Underrepresented minority students and their teachers from eight high schools that participate in the Mathematics, Engineering, Science Achievement (MESA) Program, supported through OMEP, were invited to participate in a "willing worker" engineering assembly project in the ECE 100: Introduction to Engineering Design class. Their teachers who participated were MESA Program advisors. In Spring 95, forty enthusiastic high school students joined college students to get a first hand look at "life as an ASU engineering student." The comments from all parties involved were so positive that Dr. Barry McNeill, Assistant Professor of Mechanical and Aerospace Engineering, invited 110 students to the classroom in the Fall of 1995.

    Throughout the semester, the college engineering teams studied various consumer products. The study required that the products be taken apart. As the final phase of the project, the high school "willing workers" were to reassemble the products using assembly instructions created by the engineering teams. If specifications were well developed, the products were reassembled and operative. If specifications were not adequate, university students had an opportunity to assess weak points in their plans.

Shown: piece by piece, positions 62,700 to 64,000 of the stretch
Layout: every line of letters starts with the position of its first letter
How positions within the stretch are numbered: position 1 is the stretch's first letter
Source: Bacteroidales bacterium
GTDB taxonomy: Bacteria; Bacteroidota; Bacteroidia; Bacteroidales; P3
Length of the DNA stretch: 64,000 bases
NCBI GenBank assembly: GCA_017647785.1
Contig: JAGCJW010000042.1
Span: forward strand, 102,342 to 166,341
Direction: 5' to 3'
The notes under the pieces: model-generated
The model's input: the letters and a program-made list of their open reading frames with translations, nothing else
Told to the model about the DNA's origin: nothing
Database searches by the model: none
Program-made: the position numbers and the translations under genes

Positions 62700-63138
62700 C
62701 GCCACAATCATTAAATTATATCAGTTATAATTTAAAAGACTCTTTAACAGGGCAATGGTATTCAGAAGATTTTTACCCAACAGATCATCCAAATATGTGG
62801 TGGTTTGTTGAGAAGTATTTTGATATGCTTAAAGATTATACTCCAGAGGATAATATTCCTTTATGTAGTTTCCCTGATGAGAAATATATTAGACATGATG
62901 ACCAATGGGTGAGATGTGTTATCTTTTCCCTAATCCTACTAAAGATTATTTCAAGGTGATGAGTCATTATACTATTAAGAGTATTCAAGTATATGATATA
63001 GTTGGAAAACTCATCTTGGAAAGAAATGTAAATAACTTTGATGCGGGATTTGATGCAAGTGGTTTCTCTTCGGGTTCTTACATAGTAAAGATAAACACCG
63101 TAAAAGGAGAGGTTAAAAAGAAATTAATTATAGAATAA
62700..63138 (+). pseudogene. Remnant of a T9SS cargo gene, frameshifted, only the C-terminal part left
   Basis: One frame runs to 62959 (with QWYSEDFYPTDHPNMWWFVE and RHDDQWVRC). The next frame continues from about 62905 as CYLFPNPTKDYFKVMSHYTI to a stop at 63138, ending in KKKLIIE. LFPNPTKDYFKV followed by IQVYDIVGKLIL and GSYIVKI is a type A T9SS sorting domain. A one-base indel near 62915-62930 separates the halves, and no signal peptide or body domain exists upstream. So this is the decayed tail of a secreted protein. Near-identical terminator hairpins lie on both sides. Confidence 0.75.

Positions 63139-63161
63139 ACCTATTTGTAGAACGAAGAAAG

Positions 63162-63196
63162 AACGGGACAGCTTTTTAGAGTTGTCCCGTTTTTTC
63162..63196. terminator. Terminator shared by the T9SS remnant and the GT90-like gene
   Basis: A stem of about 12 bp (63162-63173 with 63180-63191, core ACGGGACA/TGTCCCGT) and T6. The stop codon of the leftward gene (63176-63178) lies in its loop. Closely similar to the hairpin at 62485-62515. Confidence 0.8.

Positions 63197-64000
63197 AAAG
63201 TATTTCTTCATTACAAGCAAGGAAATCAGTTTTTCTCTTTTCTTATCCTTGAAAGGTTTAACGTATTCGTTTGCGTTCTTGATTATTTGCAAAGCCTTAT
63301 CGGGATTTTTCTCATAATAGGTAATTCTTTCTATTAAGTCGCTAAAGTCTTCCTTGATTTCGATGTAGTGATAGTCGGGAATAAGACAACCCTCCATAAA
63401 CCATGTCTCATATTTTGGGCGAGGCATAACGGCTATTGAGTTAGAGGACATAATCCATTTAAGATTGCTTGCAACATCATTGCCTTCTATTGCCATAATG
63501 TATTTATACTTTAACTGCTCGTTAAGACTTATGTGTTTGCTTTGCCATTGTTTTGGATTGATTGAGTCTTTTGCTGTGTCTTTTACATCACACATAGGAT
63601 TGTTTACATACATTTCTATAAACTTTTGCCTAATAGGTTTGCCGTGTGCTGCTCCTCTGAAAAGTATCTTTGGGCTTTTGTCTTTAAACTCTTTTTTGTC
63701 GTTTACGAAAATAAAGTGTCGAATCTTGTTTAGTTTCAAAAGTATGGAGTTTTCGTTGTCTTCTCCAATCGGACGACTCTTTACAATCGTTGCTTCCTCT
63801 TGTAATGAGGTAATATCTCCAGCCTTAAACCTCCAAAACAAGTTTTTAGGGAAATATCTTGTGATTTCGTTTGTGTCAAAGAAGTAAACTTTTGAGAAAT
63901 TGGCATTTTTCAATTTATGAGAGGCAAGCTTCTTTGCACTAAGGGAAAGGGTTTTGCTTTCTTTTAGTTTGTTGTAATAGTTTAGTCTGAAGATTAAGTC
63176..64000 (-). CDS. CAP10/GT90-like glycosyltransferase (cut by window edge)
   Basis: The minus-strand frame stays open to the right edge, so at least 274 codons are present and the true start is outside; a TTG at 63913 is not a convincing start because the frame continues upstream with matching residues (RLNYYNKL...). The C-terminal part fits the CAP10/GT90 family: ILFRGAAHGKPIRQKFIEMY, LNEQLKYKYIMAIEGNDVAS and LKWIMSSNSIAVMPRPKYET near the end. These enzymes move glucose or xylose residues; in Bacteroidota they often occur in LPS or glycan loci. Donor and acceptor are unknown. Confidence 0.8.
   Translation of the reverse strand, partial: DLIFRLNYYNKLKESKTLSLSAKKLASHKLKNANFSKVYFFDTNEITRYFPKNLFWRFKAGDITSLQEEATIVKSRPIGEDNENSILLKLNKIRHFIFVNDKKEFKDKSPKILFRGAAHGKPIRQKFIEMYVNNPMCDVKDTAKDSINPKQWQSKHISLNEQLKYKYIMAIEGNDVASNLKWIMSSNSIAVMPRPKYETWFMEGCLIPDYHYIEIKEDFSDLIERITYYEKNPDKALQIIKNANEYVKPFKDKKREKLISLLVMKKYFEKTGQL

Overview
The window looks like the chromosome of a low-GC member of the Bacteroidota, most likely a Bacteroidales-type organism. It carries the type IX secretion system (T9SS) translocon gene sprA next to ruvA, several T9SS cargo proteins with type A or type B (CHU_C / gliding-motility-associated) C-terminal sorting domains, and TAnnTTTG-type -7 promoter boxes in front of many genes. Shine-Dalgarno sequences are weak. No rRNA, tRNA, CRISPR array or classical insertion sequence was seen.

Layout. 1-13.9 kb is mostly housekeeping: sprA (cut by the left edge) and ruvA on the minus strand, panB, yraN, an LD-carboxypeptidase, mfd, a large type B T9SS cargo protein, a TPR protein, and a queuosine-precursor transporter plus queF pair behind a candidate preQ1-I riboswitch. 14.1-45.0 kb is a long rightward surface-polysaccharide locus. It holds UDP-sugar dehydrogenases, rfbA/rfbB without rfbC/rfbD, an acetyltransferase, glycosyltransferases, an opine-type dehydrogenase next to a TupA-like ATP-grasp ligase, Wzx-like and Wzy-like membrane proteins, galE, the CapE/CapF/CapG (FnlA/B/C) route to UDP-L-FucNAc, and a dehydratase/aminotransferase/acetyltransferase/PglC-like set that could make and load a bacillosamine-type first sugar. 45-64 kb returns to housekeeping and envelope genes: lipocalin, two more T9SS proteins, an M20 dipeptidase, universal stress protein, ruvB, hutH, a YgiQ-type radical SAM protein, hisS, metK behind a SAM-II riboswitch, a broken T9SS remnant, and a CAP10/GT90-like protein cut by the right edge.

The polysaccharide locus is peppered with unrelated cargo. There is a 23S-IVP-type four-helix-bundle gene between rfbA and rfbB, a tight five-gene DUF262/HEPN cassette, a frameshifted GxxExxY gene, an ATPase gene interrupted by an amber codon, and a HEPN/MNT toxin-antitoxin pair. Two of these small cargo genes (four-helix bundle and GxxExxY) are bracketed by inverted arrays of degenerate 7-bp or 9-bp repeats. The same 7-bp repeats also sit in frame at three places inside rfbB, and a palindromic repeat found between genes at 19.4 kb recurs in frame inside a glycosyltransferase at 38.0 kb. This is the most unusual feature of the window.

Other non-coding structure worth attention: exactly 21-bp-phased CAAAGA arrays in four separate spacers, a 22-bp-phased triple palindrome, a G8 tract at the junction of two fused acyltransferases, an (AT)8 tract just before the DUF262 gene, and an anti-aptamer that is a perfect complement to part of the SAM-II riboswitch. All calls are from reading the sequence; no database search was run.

Overall, the program provided a win-win situation for both university and high school programs. As a result of the experience, several students have inquired about application to ASU. High school teachers had an opportunity to discuss curriculum strategies with faculty which they hope to implement in their future math, science and English classes.

  • Anderson, C., Bryan, K., Froyd, J.E., Hatten, D., Kiaer, L., Moore, N., Mueller, M., Mottel, E., Wagner, J., 1996, “Competency Matrix Assessment in an Integrated, First-Year Curriculum in Science, Engineering, and Mathematics,” Proceedings of the Frontiers in Education Conference.